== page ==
Every Route From Waterloo Station To Bank, Ranked

City AM
By City AM Last edited 8 months ago
Every Route From Waterloo Station To Bank, Ranked

The drain may only be a six minute journey - just under a mile and a half of track - but it carries roughly 15m passengers a year. And when it goes down, City commuters are the ones who suffer the most.

But what's the best alternative route? With the help of CityMapper, City AM ranked them all from fastest to slowest.

Original photos by chutney bannister and Alan Perryman

1. Jubilee line to London Bridge, then Northern line

Time: 11 minutes

Pros: You don't have to leave Waterloo Station.

Cons: It takes twice the amount of time as the W&C, plus the Northern line during rush hour is the seventh circle of hell.

2. Northern line south to Kennington, then take the Bank branch north

Time: 13 minutes

Pros: Technically, you're only taking one line. Plus, it's quite a quick change between the two branches of the Northern line.

Cons: Aforementioned rush hour Northern line misery; the sheer futility of taking one step back to go two steps forward.

3. Bakerloo line to Elephant & Castle, Northern line to Bank

Time: 14 minutes

Pros: There are always seats on the Bakerloo line.

Cons: Those weird face-to-face seats on most Bakerloo line trains. Cosy...

Photo: taigatrommelchen

4. Cycle

Presumably, if you were planning on taking the Waterloo and City line, you are without wheels. Take a Boris Bike from one of the six racks outside the station, then head down Exton Street and Roupell Street, before gliding past the back of the Tate on Sumner Street, crossing the river on Southwark Bridge, then making a triumphant dash down Queen Victoria Street. Ditch your bike at the docking station one block from Bank junction.

Time: 14 minutes

Pros: Actual exercise; the glorious feeling of wind in your hair.

Cons: Bank junction is one of London's most dangerous for cyclists. Just FYI.

5. Bakerloo or Northern line to Embankment, then District/Circle line to Monument

Time: 16 minutes

Pros: Those new District line trains are quite delightful - and can be surprisingly empty at rush hour

Cons: Circle line = tourists. Gah.

6. Northern line to Tottenham Court Road, then Central line to Bank

Time: 17 minutes

Pros: Sample the sweet aroma of your fellow passengers as you squeeze yourself onto two of the Underground system's most crowded lines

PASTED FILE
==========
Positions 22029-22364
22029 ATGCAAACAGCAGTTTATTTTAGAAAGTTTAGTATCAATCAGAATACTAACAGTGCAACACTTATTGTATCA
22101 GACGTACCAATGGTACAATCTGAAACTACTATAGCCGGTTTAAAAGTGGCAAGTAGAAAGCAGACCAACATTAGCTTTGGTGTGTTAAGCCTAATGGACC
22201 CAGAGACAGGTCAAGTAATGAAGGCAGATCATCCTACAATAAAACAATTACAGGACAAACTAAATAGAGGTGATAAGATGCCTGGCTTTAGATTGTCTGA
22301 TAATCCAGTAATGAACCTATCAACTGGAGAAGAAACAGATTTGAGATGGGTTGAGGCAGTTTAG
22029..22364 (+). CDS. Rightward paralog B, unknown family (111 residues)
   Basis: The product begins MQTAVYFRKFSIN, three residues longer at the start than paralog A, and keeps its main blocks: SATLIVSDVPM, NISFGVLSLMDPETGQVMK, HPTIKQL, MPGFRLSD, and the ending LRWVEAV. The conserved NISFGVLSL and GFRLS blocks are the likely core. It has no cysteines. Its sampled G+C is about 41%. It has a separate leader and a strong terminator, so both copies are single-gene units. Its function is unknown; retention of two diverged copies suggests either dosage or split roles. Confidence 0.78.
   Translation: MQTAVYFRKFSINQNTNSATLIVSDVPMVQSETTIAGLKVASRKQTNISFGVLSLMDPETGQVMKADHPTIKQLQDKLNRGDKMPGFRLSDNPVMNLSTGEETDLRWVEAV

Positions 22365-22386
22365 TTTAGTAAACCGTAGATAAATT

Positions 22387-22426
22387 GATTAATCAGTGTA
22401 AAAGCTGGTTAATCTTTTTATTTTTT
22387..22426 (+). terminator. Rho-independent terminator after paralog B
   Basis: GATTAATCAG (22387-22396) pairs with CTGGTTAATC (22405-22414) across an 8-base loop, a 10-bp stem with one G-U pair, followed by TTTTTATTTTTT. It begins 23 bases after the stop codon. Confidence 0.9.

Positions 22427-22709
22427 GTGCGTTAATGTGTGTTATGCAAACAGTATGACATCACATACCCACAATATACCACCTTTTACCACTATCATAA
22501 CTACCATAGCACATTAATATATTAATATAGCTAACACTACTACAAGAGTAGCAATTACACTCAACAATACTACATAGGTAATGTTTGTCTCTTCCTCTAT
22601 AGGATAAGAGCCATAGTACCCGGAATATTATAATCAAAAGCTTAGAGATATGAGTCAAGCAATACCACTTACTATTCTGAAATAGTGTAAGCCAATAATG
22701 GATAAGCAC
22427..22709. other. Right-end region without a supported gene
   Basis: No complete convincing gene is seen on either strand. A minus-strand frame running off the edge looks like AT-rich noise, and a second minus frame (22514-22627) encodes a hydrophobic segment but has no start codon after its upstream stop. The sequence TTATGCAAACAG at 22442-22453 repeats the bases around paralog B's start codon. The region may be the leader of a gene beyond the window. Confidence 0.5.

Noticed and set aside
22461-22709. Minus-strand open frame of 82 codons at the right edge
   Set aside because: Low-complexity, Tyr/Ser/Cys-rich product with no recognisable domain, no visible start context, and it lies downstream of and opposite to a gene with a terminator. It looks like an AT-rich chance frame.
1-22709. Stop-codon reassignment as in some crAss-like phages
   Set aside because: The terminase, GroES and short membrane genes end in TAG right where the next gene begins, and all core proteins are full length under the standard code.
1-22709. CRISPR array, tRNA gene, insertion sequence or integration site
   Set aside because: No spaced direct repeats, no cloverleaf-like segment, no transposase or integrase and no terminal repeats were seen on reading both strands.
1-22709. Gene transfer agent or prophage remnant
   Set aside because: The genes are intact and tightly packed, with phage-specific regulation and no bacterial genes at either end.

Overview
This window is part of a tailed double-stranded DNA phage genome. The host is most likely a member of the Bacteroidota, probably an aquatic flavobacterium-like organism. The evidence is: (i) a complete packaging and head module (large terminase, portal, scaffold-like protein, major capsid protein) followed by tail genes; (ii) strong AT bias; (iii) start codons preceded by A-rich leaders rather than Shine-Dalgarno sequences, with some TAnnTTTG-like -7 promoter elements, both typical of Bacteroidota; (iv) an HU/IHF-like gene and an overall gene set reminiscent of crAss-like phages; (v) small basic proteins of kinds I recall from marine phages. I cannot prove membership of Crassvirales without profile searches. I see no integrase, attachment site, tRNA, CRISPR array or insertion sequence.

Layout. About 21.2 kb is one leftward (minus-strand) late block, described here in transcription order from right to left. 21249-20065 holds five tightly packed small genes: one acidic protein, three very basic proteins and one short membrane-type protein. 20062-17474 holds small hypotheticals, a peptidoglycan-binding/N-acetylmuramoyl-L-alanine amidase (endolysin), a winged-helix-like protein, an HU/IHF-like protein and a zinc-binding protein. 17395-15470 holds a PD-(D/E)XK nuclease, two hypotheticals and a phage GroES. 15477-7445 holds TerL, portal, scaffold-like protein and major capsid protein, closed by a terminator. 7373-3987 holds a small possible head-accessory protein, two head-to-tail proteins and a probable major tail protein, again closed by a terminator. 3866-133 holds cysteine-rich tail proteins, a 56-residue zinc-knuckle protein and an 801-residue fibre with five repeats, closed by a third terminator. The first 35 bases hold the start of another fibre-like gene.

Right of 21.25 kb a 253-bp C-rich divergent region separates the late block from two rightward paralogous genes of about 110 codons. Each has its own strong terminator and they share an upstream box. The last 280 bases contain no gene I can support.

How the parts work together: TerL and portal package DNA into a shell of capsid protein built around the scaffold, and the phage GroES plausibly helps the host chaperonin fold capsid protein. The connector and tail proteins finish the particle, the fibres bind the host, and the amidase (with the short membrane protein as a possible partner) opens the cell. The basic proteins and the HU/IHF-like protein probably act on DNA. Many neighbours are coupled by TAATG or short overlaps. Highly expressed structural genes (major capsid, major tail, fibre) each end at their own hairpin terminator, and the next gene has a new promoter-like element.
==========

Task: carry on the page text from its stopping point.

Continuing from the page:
Cons: Er, yeah. That.

Photo: Doug

7. The bus: Numbers 26 and 76

Start at bus stop C on Waterloo Road, then alight at Bank Station/Queen Victoria Street

Time: 23 minutes

Pros: The air! The sky! The birds! Views of Somerset House, the Old Bailey and St Paul's Cathedral! Potential for a seat! And it's almost a quid cheaper than the Tube...

Cons: Not a good option if you're in any kind of hurry; the inevitability of the bus suddenly lurching to a halt and kicking off all its passengers in an effort to "regulate the service"; a seat is by no means guaranteed.

8. The bus: Number 243, followed by numbers 11, 23, 26 or 76

Take the 243 from Bus Stop J, just outside the Tube entrance to Waterloo. Change at Aldwych, then take either the 11, the 23, the 26 or the 76 to Bank Station/Queen Victoria Street.

Time: 27 minutes

Pros: See above

Cons: Transport for London may have introduced all manner of jazzy apps designed to show you when the next bus will show up - but that doesn't mean your won't find yourself standing in the rain for 15 minutes while a succession of buses you don't need make their way past...

9. Shanks' pony

Wander to the Southbank, stroll past the National Theatre, the Oxo Tower, the Tate Modern and Shakespeare's Globe, cross Southwark Bridge, then turn right on Queen Victoria Street. Head to Bank.

Time: 29 minutes

Pros: Fresh air, the opportunity to watch teenage skateboarders make a fool of themselves and being surrounded by constant reminders of what makes this city the greatest in the world. What more could you want on your commute?

Cons: Time, plus the high probability of that Thames breeze destroying your hair/outfit/face.

This article originally appeared on City AM.

Last Updated 27 February 2017